Professor Xiao links integrity with the legal system. He concludes that his readers need to not only develop integrity as a commercial spirit, but also link it with the use of laws and regulations and contracting with integrity, to the profit of both the state and individuals.




In May 2017, the Chinese government hosted a Belt and Road Forum in Beijing. The Forum included six thematic sessions held in parallel: [i]policy communication, [ii] connectivity ofinfrastructure, [iii] trade facilitation, [iv] financialcooperation mechanisms, [v] people-to-peopleexchange, and [vi] think-tank communication.The Red Cross and Red Crescent movement iswell established in the BRI countries, includingChina. The Chinese government invited Dr Peter Maurer, President of the International Committee of the Red Cross, and Dr Maurer pleaded for a humanitarian dimension to the BRI. He said that he was “deeply convinced this initiative should add a humanitarian dimension, which will be an important building-block to deliver on the SDGs [Sustainable Development Goals]” (Maurer, 2017). Dr Maurer was responding to the emphasis on economics at the Forum, thus linking the Red Cross’ work in humanitarian relief with the overall goals of the BRI.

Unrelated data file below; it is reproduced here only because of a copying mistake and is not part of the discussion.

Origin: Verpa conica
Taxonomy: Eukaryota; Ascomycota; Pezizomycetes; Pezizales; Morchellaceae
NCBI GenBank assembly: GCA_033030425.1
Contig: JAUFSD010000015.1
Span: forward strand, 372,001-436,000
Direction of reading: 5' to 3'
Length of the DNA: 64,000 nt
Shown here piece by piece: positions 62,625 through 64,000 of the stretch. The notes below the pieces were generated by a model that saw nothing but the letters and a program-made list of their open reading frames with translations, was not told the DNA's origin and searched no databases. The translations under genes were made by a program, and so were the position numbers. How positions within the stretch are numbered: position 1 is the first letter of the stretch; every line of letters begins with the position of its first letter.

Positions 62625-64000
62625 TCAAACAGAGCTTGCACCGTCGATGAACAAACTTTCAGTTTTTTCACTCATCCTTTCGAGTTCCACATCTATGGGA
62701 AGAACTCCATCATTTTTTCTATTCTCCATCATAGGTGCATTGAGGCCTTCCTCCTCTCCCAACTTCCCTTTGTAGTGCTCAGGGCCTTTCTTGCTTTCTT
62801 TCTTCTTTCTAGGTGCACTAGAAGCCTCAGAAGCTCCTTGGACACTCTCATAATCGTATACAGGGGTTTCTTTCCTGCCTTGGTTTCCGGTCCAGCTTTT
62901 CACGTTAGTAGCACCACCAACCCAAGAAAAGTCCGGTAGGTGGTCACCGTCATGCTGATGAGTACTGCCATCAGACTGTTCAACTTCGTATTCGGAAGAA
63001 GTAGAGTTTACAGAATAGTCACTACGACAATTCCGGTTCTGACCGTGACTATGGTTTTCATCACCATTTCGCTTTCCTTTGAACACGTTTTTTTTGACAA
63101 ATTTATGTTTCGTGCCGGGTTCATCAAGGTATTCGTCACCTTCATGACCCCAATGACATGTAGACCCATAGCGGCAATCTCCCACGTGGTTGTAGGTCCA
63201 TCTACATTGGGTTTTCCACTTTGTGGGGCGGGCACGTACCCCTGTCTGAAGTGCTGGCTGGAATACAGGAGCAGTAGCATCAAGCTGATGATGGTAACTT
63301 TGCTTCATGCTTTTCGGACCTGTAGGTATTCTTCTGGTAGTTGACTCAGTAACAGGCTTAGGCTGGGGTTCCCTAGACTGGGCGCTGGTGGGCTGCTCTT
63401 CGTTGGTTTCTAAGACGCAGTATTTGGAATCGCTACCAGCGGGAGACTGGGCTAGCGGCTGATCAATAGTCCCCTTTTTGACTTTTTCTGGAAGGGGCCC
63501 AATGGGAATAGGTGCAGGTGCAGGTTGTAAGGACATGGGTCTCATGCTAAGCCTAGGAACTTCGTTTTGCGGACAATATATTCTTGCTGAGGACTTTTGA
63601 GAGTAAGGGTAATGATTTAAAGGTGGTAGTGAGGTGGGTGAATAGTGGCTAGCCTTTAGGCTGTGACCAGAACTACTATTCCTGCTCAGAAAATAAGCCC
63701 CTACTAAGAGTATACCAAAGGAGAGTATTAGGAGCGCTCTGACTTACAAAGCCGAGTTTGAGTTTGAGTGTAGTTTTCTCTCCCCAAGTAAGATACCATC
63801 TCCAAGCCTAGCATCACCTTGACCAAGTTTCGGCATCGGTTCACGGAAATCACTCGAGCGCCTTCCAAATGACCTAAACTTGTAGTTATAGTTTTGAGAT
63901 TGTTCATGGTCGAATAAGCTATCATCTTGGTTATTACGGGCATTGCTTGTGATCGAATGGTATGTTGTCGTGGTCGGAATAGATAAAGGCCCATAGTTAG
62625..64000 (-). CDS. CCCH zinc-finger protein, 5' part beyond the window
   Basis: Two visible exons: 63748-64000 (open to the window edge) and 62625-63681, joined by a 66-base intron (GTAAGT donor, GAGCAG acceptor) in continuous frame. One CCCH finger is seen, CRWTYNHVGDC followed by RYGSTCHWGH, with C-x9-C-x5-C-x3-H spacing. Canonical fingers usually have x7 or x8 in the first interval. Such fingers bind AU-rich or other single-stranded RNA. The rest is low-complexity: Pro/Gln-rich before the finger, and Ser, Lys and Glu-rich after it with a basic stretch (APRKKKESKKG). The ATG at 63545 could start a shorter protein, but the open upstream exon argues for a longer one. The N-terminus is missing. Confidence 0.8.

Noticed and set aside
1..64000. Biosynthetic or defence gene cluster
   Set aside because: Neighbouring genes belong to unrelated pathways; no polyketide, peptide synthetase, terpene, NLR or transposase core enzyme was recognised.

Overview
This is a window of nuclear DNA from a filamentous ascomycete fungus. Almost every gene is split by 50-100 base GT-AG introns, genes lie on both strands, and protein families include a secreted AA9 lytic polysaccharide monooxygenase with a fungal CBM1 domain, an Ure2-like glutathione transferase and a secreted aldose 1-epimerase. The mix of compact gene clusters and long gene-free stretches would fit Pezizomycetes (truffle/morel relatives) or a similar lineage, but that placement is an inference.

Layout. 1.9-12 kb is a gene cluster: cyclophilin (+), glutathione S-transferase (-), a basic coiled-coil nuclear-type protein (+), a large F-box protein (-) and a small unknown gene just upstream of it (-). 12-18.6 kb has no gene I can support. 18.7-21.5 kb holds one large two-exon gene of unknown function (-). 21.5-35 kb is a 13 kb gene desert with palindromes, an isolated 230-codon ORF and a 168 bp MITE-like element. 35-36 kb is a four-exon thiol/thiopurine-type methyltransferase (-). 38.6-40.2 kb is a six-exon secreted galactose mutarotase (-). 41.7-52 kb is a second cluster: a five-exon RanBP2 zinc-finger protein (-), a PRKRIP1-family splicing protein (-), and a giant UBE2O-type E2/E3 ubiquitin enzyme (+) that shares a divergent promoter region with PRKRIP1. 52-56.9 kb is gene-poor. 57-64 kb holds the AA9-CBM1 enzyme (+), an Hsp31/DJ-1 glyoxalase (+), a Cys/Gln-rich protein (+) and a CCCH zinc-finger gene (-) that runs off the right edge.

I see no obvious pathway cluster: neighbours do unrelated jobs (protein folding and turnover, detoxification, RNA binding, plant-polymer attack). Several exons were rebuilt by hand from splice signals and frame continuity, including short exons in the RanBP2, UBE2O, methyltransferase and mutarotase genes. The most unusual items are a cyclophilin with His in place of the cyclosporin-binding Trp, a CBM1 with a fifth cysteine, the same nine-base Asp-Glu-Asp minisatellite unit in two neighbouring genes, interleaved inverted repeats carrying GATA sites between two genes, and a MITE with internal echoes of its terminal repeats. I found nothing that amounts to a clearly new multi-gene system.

Chan Chun Sing is a politician in Singapore, and a senior minister in the Singapore government as Minister of Trade and Industry. Minister Chan attended the Davos Forum in January 2018. In the course of a panel discussion, Minister Chan suggested that BRI gave the Chinese the opportunity to “win the trust and confidence of the world” by lifting their focus from short and medium-term benefit to long-term benefit for all the participants (Chan, 2018). Minister Chan switched to Chinese to use the term 以德服人 (serving the people through morality) to emphasise that winning the trust and confidence of the world is a form of service, carried out according to morality.

 Quoting a traditional saying – the expression translated as “serving the people through morality” comes from Mencius – indicates the importance of incorporating traditional values in modern morality. Modern China is still coming to terms with its ethical traditions, and their relationship with socialist ethics.




What do we learn about the attributes of moral leadership along the BRI? At the simplest level, we can list the attributes that we have observed: Reciprocity (Önen), Good Governance (Zou), Ethical Credibility (Chang), Transparency (Kassenova), Integrity (Xiao), Respect (Shah), Humanity (Maurer), and Trust (Chan). Further research may identify other attributes of moral leadership. These attributes are not simply to be found in moral theory, but are also the beginning of a practical description. Moreover, these attributes are both contemporary and traditional. Some attributes, such as trust, and honesty are found in Aristotle and Confucius. But other attributes seem more modern: transparency is an attribute which has grown in more open societies, with greater social participation. Perhaps while transparency seems to be a modern attribute, its roots are evident in older concepts such as frankness and honesty.